Pickup vs. Pick Up (vs. Pick-up)

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Word use can be confusing, and evermore so when a word can be used as a noun, adjective, and verb. Compound words often cause the most frustration as you might not be sure if the two words belong together, should be separated, or even if a hyphen is needed. 

Pickup, or pick up, is one such combination that creates uncertain use in both definition and proper spelling. Take a look at our explanation of pickup vs. pick up vs. pick-up and their proper usage. 

Pickup is one word when it functions as a noun or an adjective. Pick up is two words when functioning as a verb. Pick-up, with a hyphen, is sometimes used in the noun or adjective form and is an example of how compound words occasionally evolve as words change their form. 


pickup vs pick up vs pick up

The verb form of the word, pick up, came into use long before pickup or pick-up, although all forms have been used for centuries simply due to misspellings!

The noun and adjective form, referring to a vehicle, is more modern and can be seen becoming more commonly used in their proper use as automobiles made their way into daily life.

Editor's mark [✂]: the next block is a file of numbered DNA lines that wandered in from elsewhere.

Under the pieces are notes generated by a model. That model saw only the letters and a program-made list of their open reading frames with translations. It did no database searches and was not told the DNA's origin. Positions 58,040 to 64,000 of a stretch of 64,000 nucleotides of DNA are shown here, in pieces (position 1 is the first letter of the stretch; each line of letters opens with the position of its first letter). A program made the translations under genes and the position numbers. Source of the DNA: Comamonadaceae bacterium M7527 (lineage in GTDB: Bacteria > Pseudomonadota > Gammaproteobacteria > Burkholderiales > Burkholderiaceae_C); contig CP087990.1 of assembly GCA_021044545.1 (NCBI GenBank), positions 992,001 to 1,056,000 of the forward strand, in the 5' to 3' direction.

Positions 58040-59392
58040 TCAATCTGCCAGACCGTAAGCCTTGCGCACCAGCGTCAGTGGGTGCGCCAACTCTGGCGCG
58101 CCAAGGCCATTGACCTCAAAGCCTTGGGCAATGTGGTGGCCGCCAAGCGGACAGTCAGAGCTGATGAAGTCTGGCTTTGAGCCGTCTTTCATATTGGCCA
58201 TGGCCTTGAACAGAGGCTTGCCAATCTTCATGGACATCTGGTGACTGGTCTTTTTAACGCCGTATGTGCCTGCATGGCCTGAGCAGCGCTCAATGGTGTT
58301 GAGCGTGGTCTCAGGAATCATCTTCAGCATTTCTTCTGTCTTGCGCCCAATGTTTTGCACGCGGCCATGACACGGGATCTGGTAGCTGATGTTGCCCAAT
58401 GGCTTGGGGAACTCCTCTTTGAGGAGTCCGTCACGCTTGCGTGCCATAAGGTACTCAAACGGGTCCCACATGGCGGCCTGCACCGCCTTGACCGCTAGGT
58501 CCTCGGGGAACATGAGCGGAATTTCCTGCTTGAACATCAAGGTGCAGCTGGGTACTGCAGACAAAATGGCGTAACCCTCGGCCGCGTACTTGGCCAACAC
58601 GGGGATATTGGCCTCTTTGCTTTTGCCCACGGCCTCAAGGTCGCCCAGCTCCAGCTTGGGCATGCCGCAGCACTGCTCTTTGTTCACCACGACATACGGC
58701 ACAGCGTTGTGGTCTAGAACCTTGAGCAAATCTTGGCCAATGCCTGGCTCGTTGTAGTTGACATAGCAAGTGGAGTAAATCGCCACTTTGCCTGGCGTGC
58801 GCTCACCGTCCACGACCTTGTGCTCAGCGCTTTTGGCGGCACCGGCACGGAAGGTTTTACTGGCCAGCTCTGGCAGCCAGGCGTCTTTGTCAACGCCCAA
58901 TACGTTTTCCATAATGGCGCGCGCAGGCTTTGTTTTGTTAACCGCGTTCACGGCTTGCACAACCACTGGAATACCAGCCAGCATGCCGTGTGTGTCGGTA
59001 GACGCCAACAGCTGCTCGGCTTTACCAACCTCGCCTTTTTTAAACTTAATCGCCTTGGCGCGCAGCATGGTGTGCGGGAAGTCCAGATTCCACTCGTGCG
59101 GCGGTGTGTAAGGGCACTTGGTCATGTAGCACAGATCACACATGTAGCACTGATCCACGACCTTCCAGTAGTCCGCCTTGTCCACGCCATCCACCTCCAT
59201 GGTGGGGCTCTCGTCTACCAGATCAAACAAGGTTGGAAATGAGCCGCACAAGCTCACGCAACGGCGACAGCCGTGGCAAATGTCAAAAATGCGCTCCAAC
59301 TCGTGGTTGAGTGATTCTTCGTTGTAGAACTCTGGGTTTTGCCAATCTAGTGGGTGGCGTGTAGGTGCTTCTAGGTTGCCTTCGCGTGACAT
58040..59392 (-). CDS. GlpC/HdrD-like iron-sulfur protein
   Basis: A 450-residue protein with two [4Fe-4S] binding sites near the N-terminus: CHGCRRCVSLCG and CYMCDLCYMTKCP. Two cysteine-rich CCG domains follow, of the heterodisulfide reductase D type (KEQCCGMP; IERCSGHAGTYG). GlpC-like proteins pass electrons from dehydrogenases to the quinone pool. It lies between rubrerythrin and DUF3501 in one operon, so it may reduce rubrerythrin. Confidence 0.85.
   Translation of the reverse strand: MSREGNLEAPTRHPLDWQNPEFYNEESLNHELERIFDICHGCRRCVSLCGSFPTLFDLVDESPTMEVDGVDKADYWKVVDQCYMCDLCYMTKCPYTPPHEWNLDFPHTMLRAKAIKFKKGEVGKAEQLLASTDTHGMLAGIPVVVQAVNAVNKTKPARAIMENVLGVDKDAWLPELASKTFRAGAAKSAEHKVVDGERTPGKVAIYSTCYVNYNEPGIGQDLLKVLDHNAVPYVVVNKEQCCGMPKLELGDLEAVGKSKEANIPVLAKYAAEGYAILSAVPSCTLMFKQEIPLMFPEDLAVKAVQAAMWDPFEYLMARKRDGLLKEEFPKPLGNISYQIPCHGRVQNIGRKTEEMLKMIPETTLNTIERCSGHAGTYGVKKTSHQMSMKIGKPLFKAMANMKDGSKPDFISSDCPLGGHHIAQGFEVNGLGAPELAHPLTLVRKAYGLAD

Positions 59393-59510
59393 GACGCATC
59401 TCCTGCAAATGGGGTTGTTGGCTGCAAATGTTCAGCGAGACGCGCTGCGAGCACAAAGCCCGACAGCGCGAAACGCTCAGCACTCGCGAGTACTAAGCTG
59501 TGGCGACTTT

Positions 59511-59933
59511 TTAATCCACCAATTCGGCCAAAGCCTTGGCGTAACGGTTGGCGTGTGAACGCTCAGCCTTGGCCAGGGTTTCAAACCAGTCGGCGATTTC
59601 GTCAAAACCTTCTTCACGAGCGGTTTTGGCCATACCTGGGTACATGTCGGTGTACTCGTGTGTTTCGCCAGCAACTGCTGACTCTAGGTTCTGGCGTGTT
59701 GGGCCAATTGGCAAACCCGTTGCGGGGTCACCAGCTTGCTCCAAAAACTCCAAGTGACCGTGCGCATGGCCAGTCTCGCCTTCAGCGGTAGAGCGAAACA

Proper Use and Definition

Let’s take a closer look at their forms and hints to remember how to use them. 

Verb Form

As a verb, pick up literally means to pick something up. It is an action verb and verb phrase with a one-word noun/adjective counterpart. A few other examples of this include runaway and run away, workout and work out, and payback and pay back

To remember how to use this form, think about how you are “picking something up” to help include the space between the two words. 

Noun/Adjective Form

Pickup used as a noun is referring to a truck vehicle in a one-word descriptive term: Pickup. When used as an adjective, it is describing the truck as a pickup. For example, pickup truck. You can also use it to describe other nouns, such as a pickup location or pickup basketball game.

When used with a hyphen, it is proper to use it in the same way. 

Pick up as Past and Future Tense Use

The tense change is shown within the first part of the phrase to highlight past or future use. For example, pick up becomes picked up to designate past events, and picking up to designate future events. 

Examples of How to Use Pickup in a Sentence

Employees typically have to travel to remote villages by motorbike or foot to pick up the goods that Arjuni sells. [New York Times]

The evening is drawing to a close and old Ben decides to impress Mme Lagarde with one of his stock pick-up lines. [Independent]

It’s a struggle to go pick up the essentials and be left with much change from a fifty these days. News.com.au]

Knowing his future was limited, Moore soon took delivery of a very special 1971 Cheyenne pickup truck. [National Post]

Let’s Review

Pick up and pickup are two different words with different meanings. All you have to do is remember which form is which. Pick up means to pick something up, while pickup is an actual vehicle. You can also use pickup as an adjective to help describe a noun. 

If you see it hyphenated or prefer to use it that way in writing, then it refers to the noun or adjective form.